My lack of patience haunted me as I encountered heavy rush hour traffic at the junction of I225 and I25, but once I negotiated this slow stretch, I resumed normal speeds and made the trip in three hours. The dashboard thermometer displayed 49 degrees as I turned into the pullout .5 mile upstream from the Spike Buck access area, but when I exited the car it felt more like the upper thirties with a cutting wind slicing through my shirt. I decided to wear my down vest in addition to my Adidas pullover and supplmented these layers with my recently purchased New Zealand fishing hat.
Because of the wind and the likelihood of cold water temperatures, I assumed that I’d be fishing deep most of the day, so I assembled my Sage 9 foot, 4 weight and then configured my nymphing rig using a Thingamabobber and five foot section of level 3X line. When I was ready, I walked down the road for two-tenths of a mile or so and scrambled down a steep rocky bank to the river. The flow was fairly normal for March, but some low level snowmelt upstream was causing a tinge of cloudiness, although I concluded the clarity would not be an issue.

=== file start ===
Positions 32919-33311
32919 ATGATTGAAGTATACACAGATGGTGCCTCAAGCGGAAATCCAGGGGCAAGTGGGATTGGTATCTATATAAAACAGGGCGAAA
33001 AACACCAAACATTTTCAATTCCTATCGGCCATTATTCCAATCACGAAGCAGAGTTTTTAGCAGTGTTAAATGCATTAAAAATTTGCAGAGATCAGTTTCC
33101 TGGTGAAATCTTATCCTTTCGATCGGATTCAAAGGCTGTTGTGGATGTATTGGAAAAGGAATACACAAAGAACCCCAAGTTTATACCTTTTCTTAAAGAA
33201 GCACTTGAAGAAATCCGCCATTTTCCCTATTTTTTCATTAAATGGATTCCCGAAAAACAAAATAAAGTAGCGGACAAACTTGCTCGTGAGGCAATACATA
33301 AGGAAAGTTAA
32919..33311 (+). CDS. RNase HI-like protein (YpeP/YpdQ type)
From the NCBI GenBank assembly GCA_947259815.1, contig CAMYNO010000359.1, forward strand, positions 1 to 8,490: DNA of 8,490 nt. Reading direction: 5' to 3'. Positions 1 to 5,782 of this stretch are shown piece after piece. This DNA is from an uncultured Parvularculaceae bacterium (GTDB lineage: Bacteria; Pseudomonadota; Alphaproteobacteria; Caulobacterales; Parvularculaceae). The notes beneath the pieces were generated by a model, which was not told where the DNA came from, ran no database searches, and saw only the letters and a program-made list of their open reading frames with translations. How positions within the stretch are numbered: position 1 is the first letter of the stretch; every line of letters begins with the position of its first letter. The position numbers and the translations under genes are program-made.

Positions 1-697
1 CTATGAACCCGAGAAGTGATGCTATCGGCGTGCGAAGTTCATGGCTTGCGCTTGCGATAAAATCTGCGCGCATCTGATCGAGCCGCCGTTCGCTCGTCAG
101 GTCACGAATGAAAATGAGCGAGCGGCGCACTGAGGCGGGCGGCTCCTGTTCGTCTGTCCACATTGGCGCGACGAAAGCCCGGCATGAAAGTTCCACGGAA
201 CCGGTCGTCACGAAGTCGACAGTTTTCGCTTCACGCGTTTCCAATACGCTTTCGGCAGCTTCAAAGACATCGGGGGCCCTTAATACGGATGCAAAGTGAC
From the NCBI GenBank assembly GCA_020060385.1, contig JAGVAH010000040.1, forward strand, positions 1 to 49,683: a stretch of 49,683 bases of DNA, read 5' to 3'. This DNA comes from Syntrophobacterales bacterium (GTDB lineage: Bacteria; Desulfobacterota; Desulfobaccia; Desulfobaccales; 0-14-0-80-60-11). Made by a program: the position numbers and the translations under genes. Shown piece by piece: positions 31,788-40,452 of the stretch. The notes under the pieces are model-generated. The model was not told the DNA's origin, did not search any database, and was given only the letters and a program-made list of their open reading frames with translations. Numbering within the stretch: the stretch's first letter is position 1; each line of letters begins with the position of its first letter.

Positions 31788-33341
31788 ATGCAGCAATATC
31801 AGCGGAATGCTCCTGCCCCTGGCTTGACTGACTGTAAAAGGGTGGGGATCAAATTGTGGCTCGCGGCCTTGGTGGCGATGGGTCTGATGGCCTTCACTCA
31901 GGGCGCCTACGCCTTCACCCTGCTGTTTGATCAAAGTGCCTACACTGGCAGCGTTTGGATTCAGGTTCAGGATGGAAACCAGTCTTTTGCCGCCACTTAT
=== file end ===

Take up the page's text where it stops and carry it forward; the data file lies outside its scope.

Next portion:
I began my day with an Arkansas rubber leg to imitate the lighter coloration of molting stoneflies, and then I knotted a copper john to the point 18 inches below the stonefly. I reminded myself that I committed to using the copper john more frequently, and when would a better scenario present itself than slightly murky cold early season flows? This was all sound reasoning but I fished a twenty yard stretch of river with no action, and it was now approaching 11AM, so I decided to abandon the copper john and put my faith in an RS2. This proved to be a solid move and I hooked but failed to land a fish that apparently spit out the tiny RS2.